The School-to-Prison Pipeline: Structuring Legal Reform

The School-to-Prison Pipeline: Structuring Legal Reform


By (author) Catherine Kim, By (author) Daniel J. Losen, By (author) Damon Hewitt

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  • Publisher: New York University Press
  • Format: Paperback | 239 pages
  • Dimensions: 150mm x 226mm x 23mm | 295g
  • Publication date: 1 May 2012
  • Publication City/Country: New York
  • ISBN 10: 0814763685
  • ISBN 13: 9780814763681
  • Illustrations note: black & white illustrations
  • Sales rank: 1,081,377

Product description

The "school-to-prison pipeline" is an emerging trend that pushes large numbers of at-risk youth - particularly children of colour - out of classrooms and into the juvenile justice system. The policies and practices that contribute to this trend can be seen as a pipeline with many entry points, from under-resourced public schools, to the over-use of zero-tolerance suspensions and expulsions and to the explosion of policing and arrests in public schools. The confluence of these practices threatens to prepare an entire generation of children for a future of incarceration. In this comprehensive study of the relationship between American law and the school-to-prison pipeline, co-authors Catherine Y. Kim, Daniel J. Losen, and Damon T. Hewitt - all civil rights attorneys specializing in juvenile justice - analyze the current state of the law for each entry point on the pipeline and propose legal theories and remedies to challenge them. Using specific state-based examples and case studies, the authors assert that law can be an effective weapon in the struggle to reduce the number of children caught in the pipeline, address the devastating consequences of the pipeline on families and communities, and ensure that our public schools and juvenile justice system further the goals for which they were created: to provide meaningful, safe opportunities for all the nation's children.

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Author information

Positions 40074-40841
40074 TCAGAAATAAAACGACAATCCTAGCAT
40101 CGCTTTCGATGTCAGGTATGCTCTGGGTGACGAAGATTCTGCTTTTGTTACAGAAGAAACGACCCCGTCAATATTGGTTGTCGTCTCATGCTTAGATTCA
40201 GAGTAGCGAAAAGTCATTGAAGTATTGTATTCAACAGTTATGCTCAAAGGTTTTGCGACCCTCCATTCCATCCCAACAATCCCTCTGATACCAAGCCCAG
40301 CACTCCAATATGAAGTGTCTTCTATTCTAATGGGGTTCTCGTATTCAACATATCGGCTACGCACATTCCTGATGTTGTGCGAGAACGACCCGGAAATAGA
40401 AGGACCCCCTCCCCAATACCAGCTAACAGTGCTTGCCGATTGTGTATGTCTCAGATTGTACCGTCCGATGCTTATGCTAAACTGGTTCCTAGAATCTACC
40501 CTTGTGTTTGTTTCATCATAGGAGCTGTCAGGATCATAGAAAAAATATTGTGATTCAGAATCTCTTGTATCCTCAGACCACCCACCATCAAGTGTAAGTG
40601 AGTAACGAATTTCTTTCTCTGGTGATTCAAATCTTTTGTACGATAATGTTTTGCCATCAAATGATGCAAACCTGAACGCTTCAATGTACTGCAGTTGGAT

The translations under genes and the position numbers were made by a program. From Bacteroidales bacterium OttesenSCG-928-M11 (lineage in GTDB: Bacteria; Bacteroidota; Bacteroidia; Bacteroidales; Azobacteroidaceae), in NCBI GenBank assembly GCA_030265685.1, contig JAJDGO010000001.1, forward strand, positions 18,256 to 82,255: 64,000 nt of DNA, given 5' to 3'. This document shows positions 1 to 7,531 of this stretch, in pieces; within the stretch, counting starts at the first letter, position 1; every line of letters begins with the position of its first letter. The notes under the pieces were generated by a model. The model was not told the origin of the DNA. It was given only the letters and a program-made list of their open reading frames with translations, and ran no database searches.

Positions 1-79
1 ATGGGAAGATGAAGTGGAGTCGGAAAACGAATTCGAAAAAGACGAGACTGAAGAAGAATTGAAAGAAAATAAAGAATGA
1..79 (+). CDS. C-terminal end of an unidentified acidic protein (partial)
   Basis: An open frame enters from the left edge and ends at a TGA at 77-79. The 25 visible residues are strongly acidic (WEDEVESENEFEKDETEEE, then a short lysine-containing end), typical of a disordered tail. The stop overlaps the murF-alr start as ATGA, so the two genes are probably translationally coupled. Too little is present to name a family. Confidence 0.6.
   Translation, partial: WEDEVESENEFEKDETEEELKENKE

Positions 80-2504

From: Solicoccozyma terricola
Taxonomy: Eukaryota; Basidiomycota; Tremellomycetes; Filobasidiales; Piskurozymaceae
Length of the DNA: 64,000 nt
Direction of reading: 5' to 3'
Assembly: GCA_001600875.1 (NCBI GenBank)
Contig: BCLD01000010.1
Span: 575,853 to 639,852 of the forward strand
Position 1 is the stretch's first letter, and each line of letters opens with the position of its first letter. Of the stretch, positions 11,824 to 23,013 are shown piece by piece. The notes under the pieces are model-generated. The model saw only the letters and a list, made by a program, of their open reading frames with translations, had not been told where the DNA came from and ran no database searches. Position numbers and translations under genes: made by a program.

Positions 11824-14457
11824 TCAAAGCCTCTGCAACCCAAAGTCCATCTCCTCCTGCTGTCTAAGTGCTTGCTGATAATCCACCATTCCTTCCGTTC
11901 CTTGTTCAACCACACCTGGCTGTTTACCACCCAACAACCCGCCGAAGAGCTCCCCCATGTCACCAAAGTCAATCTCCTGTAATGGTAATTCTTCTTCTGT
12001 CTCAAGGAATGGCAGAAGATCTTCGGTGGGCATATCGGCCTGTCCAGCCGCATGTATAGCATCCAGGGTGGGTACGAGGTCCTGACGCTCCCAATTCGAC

Catherine Y. Kim is a former attorney for the Racial Justice Program of the American Civil Liberties Union Foundation, National Legal Department. She currently teaches at the University of North Carolina School of Law at Chapel Hill.

Review quote

"Increasingly, we must understand the production of structural disadvantage through a systems lens that focuses on the relationships between critical institutions rather than viewing them as distinct concerns. This incisive new work targets the interface between our K-12 educational system and our juvenile and criminal justice systems with a fresh, unflinching account that is invaluable to lawyers, organizers and researchers alike." John A. Powell, Executive Director of the Kirwan Institute for the Study of Race and Ethnicity and the Williams Chair in Civil Rights and Civil Liberties, Moritz College of Law, Ohio State University "Fills a much-needed gap in the school-to-prison pipeline literature. There is very little information about legal strategies to interrupt the pipeline when you encounter reticent policy-makers. This book provides just that, and covers all of the bases for doing so. As such, it is an invaluable resource for legal advocates working in the education and juvenile justice fields." Randee J. Waldman,Barton Juvenile Defender Clinic, Emory Law "This startling book begins with the insight that criminal justice processes have come to dominate US social institutions...this useful, in-depth guide to education and juvenile justice reform would complement more sociological texts that explore cultural or societal aspects of the pipeline" -J.S. Montgomery, Choice

Table of contents

Acknowledgments; Introduction; I: The Right to Education; II: Unlawful Discrimination; III: Students with Disabilities; IV: Challenging Suspensions and Expulsions; V: Disciplinary Alternative Schools and Programs; VI: Criminalizing School Misconduct; VII: Court-Involved Youth and the Juvenile Justice System; Conclusion; Notes; Index